Opinion: Biden’s LNG ‘pause’ threatens Pennsylvania’s natural gas industry

During the 2020 election, then-candidate Joe Biden campaigned on ending fossil fuels. Now, his administration’s decision made in January — a so-called “pause” on pending liquified natural gas (LNG) exports — comes during an election year yet again. Except this time, the policy decision is effective immediately, and it dramatically threatens Pennsylvania’s flourishing natural gas industry.

As the saying goes, “promises made, promises kept.”

Pennsylvania is the second largest natural gas producing state in the country, behind only Texas, according to the U.S. Energy Information Administration (EIA). The Keystone State, what was once deemed “The Saudi Arabia of natural gas,” accounts for nearly one-fifth of the nation’s natural gas output. Compared to traditional natural gas that many of us use to heat our homes, LNG is natural gas that has been supercooled to a liquid state. This allows for easier shipping and storage, making it a hot commodity on the global energy market.

The Biden administration announced this election-year pause citing climate change, doubling down on a promise to combat what the president calls the “existential threat of our time.”

No one is against protecting the environment. In fact, that is one of the biggest benefits of natural gas — it is perhaps the cleanest fossil fuel on the market today. It is also abundant and affordable. That abundance is what propelled the United States to become the global leader in LNG exports in 2023, surpassing longtime leaders Qatar and Australia.

America is not only competing — it is winning.

But once again, the Biden administration is forcing short-sighted energy policy to fit broader political needs rather than what is in America’s best interest. Their track record on American energy leads me to believe that this “pause” may not be temporary after all. On Day One in office, Biden signed executive actions to cancel the Keystone XL pipeline project between the U.S. and Canada. Then, two years ago, the administration depleted nearly half of our national Strategic Petroleum Reserve (SPR) to lower gas prices after Russia’s invasion of Ukraine rattled the oil markets. These reserves are used for major natural disasters, such as hurricanes. Prices dropped a few cents each time oil was released ahead of the 2022 midterm elections, yet Americans still paid as much as $5 a gallon for gasoline. Despite a pledge to refill the reverses, they remain only half full.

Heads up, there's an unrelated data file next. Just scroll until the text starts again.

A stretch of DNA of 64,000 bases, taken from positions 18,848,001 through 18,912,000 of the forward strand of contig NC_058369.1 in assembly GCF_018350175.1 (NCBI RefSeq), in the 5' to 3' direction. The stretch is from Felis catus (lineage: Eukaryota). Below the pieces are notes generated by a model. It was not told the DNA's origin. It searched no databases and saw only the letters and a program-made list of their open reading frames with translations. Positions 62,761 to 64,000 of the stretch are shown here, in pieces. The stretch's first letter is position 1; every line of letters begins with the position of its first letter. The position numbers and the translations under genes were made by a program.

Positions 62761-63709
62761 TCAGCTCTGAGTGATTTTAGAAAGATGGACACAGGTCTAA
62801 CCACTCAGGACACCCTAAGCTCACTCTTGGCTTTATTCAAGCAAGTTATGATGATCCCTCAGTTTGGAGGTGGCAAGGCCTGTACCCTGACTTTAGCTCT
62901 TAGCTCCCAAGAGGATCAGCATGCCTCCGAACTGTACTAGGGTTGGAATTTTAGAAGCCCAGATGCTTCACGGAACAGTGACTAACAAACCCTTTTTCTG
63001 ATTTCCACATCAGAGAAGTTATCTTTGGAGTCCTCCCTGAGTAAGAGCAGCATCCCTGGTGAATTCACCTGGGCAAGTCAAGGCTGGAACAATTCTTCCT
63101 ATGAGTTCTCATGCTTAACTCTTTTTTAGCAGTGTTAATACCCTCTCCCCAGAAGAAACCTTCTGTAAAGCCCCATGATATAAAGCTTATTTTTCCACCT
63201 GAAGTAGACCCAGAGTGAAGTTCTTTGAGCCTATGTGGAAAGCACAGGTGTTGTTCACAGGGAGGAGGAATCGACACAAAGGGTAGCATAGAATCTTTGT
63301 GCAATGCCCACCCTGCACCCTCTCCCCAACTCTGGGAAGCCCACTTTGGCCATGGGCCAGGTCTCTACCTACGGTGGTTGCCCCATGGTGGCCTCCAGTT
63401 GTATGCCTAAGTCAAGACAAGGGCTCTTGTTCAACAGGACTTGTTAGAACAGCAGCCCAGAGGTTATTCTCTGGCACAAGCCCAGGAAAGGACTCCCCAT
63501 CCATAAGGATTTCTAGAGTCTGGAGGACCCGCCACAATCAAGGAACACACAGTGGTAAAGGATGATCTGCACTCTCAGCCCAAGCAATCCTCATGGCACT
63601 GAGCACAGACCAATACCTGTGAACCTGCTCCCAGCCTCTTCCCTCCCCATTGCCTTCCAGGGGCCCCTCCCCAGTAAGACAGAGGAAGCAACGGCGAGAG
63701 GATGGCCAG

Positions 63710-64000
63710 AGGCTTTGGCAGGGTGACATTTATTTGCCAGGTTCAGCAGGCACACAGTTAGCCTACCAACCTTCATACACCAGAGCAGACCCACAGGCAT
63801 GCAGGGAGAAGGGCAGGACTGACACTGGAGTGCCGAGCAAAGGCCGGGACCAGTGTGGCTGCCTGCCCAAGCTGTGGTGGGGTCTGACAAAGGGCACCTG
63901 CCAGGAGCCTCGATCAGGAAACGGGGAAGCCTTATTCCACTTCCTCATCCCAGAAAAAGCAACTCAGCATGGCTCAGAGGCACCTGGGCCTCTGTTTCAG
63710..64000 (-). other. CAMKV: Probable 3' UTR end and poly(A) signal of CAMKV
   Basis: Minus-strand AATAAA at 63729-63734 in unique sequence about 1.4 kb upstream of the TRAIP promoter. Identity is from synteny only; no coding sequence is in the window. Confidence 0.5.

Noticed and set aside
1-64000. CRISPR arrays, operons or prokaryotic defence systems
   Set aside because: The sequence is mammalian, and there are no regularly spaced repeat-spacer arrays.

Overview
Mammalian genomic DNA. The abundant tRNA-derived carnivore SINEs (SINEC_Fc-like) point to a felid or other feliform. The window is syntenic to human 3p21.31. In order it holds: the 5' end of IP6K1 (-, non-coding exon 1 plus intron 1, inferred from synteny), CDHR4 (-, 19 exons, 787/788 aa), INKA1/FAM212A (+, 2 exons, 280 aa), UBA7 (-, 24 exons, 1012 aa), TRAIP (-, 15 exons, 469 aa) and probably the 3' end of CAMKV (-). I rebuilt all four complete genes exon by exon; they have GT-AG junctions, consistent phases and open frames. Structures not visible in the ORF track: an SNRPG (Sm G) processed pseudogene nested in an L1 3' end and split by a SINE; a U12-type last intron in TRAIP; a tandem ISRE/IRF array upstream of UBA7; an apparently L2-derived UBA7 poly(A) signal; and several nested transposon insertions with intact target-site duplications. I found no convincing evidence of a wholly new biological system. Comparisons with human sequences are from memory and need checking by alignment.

This is why, over the last month or so, House Republicans have passed legislation to reverse the administration’s decision. This includes a bill that would shift LNG export authority from the Department of Energy (DOE) to the Federal Energy Regulatory Commission (FERC). This would depoliticize the LNG export ban and allow for a more policy-driven discussion. Just last month, the House also passed the “Protecting American Energy Production Act,” legislation which prohibits the president from declaring a moratorium on hydraulic fracturing. In recent days, we have seen more than a dozen states take legislative and legal action of their own to reverse this economically-threatening pause.

These House-passed bills are necessary because DOE has already commissioned five studies to examine the economic and environmental effects of U.S. LNG exports. Further, DOE has also issued two studies which ultimately concluded U.S. LNG exports show strong environmental benefits. The studies were conducted under both the Obama and Trump administrations.

I firmly believe energy security is national security. That’s why the Biden administration’s decision to disrupt American LNG production is not only irresponsible to Americans, but also to our allies overseas. U.S. LNG exports have helped to wean European countries off Russian energy as the Russia-Ukraine war enters year three. Reversing this de facto ban means we can continue to export clean, affordable American natural gas to allies around the world long-term.

Before serving in Congress, I spent my working life in the private sector. Like any business owner, I never made an investment unless I believed there would be a strong return. As natural gas producers and LNG exporters continue to review the president’s decision, they rightfully are concerned about their future. Why would you invest billions of dollars into a project without knowing if you are legally permitted to complete it? The International Energy Agency projects natural gas will play a major role in global energy consumption through 2050. The White House must reverse this decision if the U.S. is to remain a global LNG leader.

The Biden administration’s political objectives coupled with the intense desire to implement green energy policies overnight are robbing Americans and our allies of a stable energy source as demand grows at home and abroad. Pennsylvania’s economic future, and the 423,000 jobs in the commonwealth that are supported by the natural gas industry, heavily depend on whether the Biden administration’s pause turns into an outright ban.

Author: Rep. Mike Kelly (R-Pa.)
Publication: MSN
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